The Oxford Companion to the Photograph

Reviewed by Christopher Hirst

This prodigious and generally exemplary guide illuminates the obscure (Linnaeus Tripe, 1822-1902, was official photographer with the Madras Native Infantry), while revealing the unexpected about obligatory inclusions. We learn that Henri Cartier-Bresson (1908-2004) disappeared so completely during the war that the Museum of Modern Art in New York organised a "posthumous exhibition" in 1945.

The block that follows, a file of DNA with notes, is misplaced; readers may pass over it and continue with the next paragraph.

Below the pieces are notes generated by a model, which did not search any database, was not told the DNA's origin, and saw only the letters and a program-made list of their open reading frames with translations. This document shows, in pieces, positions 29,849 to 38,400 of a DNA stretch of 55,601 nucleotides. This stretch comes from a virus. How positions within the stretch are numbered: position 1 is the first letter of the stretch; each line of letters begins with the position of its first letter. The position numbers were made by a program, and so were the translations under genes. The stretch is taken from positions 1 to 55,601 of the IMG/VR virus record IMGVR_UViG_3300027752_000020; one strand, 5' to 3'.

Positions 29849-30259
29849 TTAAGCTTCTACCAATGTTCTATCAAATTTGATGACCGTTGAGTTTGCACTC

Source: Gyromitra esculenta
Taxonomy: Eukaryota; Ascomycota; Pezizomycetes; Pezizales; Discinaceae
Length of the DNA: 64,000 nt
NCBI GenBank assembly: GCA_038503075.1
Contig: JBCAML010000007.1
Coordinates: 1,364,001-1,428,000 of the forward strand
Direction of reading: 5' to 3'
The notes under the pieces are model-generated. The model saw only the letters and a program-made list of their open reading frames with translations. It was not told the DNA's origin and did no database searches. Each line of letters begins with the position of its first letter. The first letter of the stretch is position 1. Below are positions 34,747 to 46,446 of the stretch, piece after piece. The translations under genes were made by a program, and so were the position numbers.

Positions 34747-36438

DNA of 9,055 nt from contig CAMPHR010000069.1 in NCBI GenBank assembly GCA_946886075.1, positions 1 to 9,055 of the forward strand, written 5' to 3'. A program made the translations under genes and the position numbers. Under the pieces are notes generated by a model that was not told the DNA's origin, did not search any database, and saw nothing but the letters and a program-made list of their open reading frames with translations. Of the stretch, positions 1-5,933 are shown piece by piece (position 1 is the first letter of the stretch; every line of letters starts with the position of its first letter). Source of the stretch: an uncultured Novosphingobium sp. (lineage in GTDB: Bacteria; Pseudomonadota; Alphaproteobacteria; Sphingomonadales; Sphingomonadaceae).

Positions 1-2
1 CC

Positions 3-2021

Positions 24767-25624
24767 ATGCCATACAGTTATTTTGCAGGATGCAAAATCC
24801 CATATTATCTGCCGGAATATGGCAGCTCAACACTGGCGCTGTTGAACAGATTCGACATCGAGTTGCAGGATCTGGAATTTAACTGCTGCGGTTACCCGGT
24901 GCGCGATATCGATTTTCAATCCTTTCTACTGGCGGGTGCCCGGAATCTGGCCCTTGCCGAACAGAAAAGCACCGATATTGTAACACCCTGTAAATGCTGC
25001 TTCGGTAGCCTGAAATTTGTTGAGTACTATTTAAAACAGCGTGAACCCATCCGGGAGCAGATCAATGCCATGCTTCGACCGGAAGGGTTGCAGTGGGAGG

The beautifully reproduced illustrations, which tend to be formal and strikingly composed, are equally original. Colour prints from the 1900s have an astonishing modernity. The 13-page section on war photography includes an indelible but little-known image by Julien Bryan of a 12-year-old Polish girl grieving over the body of her elder sister in 1939. Though many entries are devoted to recondite technicalities (not a single sentence of the 1 pages on "Sensitometry" will be remotely comprehensible to the non-technical reader), humour is frequently evident in both text and images. The entry on the great Weegee includes his observation that "I work only for kicks and for money", while "Snapshot" is illustrated by a 1900 photo of James Murray, editor of the OED, on Borth beach with a sand castle in the shape of a smiling monster. Though the book contains 300images, more were needed. Any reader will feel deprived when such giants as Paul Strand and Sebastiao Salgado are described merely by words.